4) Add a host only virtual adapter to the VM - This is the one which we are going to connect through the VM with. Look at the IP that VirtualBox assigns this in network manager on the host machine. Mine was [b]192.168.56.1[/b]. Set up the adapter in the OpenBSD VM to have a static address on the same subnet. For example [b]192.168.56.2[/b]. If you are using Hyper-V and OpenBSD, make sure you add a "Legacy Interface" because no guest additions are available. Then set up a virtual switch which is host only.
5) Add a bridged adapter to the VM - then assign it to whichever interface you wanted to connect to the external network with. Note that if using Wireless, set the bridged adapters MAC address to the same as your physical device or the access point will reject it. This is not needed (or possible) on Hyper-V because the actual device is "shared" rather than bridged so the same MAC address is used. Again, if you use Hyper-V, then add another virtual switch and attach it to your chosen external interface. VMs in Hyper-V "share" an adapter within a virtual switch and there is the option to also disable the hosts ability to use this interface at the same time which is fine for an additional level of security if those pesky rogue apps and updaters can also enable / disable DHCP service one day which wouldn't be too surprising.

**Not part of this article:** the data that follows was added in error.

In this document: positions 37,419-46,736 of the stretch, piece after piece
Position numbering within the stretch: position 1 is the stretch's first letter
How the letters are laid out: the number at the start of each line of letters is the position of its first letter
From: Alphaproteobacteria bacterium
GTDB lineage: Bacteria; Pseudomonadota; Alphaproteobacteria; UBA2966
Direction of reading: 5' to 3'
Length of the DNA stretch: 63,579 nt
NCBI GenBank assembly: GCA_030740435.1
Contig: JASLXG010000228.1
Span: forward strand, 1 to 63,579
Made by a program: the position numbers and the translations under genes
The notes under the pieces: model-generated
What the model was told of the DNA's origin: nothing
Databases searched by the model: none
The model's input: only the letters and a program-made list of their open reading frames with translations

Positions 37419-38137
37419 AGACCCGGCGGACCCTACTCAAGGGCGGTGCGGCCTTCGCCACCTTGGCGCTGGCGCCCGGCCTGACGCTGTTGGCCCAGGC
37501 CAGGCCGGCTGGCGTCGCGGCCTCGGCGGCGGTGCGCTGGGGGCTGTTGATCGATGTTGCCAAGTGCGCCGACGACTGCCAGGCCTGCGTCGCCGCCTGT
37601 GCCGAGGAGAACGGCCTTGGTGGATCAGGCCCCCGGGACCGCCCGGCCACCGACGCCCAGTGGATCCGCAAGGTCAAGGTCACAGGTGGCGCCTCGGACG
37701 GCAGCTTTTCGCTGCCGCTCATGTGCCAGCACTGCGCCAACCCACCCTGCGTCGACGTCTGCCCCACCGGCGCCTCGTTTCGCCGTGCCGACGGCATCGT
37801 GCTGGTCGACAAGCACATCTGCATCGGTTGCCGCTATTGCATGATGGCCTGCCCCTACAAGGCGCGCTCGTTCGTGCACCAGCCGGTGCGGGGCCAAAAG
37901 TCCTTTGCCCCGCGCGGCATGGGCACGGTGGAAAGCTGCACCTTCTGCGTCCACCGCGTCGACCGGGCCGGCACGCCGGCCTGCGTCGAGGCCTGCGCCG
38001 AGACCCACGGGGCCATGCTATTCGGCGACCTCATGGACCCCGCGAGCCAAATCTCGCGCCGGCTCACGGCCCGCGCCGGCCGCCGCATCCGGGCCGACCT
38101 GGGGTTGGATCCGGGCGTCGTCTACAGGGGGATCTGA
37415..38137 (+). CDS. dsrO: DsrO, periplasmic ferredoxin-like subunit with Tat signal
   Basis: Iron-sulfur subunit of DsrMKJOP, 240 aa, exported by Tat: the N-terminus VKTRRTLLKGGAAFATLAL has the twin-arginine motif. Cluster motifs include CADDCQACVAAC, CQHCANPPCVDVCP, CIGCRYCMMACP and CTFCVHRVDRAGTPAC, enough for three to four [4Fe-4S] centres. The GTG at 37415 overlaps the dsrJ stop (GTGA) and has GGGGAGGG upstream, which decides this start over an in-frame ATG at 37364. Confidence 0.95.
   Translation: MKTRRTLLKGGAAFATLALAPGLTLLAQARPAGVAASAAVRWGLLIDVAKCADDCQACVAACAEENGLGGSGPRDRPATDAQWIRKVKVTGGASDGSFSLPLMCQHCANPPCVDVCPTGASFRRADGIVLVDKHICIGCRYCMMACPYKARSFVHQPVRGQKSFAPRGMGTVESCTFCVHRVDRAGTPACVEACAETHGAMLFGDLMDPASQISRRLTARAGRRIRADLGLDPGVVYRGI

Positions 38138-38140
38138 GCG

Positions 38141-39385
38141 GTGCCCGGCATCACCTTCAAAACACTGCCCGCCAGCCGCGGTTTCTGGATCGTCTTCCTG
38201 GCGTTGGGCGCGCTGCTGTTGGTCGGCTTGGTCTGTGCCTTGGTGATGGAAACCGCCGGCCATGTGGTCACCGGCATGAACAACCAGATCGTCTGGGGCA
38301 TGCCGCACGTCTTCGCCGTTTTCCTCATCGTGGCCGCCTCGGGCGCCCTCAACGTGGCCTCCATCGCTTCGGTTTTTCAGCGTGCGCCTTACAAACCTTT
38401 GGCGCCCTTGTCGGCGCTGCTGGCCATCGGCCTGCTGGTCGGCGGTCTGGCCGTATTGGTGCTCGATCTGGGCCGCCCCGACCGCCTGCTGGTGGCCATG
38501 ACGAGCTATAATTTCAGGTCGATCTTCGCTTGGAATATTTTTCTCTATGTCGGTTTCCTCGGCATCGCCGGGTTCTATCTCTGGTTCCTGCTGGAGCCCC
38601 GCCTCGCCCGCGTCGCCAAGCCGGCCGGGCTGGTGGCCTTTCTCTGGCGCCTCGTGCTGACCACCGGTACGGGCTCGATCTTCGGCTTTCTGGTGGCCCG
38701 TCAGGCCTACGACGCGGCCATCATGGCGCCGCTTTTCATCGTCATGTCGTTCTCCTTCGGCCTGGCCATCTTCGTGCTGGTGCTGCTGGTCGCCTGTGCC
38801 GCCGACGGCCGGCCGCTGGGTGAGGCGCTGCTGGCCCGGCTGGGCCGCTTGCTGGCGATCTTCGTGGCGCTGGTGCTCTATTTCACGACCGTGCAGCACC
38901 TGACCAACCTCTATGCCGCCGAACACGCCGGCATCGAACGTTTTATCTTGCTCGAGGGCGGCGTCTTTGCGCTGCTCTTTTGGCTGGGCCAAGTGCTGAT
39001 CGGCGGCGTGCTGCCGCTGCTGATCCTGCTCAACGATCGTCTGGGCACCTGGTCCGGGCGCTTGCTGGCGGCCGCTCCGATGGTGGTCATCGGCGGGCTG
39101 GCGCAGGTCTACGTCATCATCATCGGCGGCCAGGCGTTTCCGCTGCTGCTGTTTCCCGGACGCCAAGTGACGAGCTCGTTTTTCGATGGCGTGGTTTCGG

6) Connect to your network in the host OS - In case of Wireless, select the correct network from the list and type in a password if needed. Windows will probably say "no internet available", it also does not assign an IP address which is fine.
7) Install the Squid proxy package on the OpenBSD guest and enable the daemon
# pkg_add squid
# echo 'squid_flags=""' >> /etc/rc.conf.local
# /etc/rc.d/squid start
We will use this service for a limited selection of "safe and trusted" programs to connect to the outside world from within the Windows 10 host. You can also use putty on the host to connect to the VM via SSH and create a SOCKS proxy which software like Firefox can also use to connect externally.
8) Configure the software you want to be able to access the external network with
- Firefox - go to the connection settings and specify the VMs IP address for the proxy.
- Subversion - modify the %HOME%\AppData\Roaming\Subversion\servers file and change the HTTP proxy field to the VMs IP. This is important to communicate with GitHub via https:// (Yes, GitHub also supports Subversion). For svn:// addresses you can use Putty to port forward.
- Chromium/Chrome - unfortunately uses the global Windows proxy settings which defeats much of the purpose of this exercise if we were going to allow *all* of Windows access to the internet via the proxy. It would become mayhem again. However we can still use Putty to create a SOCKS proxy and then launch the browser with the following flags:
--proxy-server="socks5://<VM IP>:<SOCKS PORT>"
--host-resolver-rules="MAP * 0.0.0.0 , EXCLUDE <VM IP>"
9) Congratulations, you are now done - Admittedly this process can be a bit fiddly to set up but it completely prevents Windows 10 from making a complete mess. This solution is probably also useful for those who like privacy or don't like the idea of their software "phoning home". Hope you find this useful and if you have any issues, please feel free to leave questions in the comments.